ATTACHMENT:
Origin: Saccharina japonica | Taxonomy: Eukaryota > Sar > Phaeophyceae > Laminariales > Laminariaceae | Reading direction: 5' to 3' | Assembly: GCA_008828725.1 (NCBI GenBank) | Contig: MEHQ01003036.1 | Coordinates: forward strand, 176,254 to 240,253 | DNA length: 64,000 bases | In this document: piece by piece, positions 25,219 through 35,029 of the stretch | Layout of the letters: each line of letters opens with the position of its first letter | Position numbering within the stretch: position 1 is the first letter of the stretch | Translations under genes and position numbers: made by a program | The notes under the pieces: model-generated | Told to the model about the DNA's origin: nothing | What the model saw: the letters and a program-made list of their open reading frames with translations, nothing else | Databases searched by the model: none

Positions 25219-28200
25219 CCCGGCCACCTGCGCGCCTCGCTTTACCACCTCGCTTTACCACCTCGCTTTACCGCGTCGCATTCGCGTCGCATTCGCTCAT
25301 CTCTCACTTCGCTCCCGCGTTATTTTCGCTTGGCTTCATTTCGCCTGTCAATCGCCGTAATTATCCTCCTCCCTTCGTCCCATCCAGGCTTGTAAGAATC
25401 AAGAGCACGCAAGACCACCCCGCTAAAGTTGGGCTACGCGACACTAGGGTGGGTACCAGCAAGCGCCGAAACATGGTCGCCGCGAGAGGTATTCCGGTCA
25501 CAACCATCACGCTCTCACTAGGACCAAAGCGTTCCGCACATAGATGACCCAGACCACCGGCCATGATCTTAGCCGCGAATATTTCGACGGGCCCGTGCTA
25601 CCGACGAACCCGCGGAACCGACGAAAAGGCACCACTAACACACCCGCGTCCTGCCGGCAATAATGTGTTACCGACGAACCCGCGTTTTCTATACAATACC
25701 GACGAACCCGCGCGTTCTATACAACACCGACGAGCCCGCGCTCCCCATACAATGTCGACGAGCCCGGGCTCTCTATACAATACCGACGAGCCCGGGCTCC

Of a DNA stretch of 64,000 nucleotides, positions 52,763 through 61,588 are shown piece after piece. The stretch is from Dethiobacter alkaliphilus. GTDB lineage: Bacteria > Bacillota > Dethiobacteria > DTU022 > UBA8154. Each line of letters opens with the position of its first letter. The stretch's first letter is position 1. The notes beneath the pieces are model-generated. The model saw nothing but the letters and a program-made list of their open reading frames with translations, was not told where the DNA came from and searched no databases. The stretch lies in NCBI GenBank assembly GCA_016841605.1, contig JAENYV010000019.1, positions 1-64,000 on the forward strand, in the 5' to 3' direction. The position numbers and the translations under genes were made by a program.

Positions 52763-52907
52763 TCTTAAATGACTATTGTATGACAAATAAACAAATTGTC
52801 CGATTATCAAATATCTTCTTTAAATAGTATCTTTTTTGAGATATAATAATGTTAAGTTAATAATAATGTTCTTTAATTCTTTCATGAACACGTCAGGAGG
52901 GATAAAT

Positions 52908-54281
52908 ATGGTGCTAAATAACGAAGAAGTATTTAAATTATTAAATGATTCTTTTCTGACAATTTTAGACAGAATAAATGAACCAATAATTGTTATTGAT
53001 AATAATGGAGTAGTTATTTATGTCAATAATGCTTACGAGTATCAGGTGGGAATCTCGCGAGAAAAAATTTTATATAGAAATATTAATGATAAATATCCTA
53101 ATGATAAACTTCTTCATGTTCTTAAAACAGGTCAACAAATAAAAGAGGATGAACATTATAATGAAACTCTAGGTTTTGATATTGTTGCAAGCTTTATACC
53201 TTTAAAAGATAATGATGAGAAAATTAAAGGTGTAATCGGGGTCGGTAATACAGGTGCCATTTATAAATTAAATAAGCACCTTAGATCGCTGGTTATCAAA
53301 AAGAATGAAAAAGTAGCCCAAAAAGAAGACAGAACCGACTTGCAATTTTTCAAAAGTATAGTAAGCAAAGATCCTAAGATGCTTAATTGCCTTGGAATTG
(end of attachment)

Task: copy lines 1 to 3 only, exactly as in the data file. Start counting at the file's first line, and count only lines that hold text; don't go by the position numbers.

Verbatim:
Origin: Saccharina japonica | Taxonomy: Eukaryota > Sar > Phaeophyceae > Laminariales > Laminariaceae | Reading direction: 5' to 3' | Assembly: GCA_008828725.1 (NCBI GenBank) | Contig: MEHQ01003036.1 | Coordinates: forward strand, 176,254 to 240,253 | DNA length: 64,000 bases | In this document: piece by piece, positions 25,219 through 35,029 of the stretch | Layout of the letters: each line of letters opens with the position of its first letter | Position numbering within the stretch: position 1 is the first letter of the stretch | Translations under genes and position numbers: made by a program | The notes under the pieces: model-generated | Told to the model about the DNA's origin: nothing | What the model saw: the letters and a program-made list of their open reading frames with translations, nothing else | Databases searched by the model: none

Positions 25219-28200
25219 CCCGGCCACCTGCGCGCCTCGCTTTACCACCTCGCTTTACCACCTCGCTTTACCGCGTCGCATTCGCGTCGCATTCGCTCAT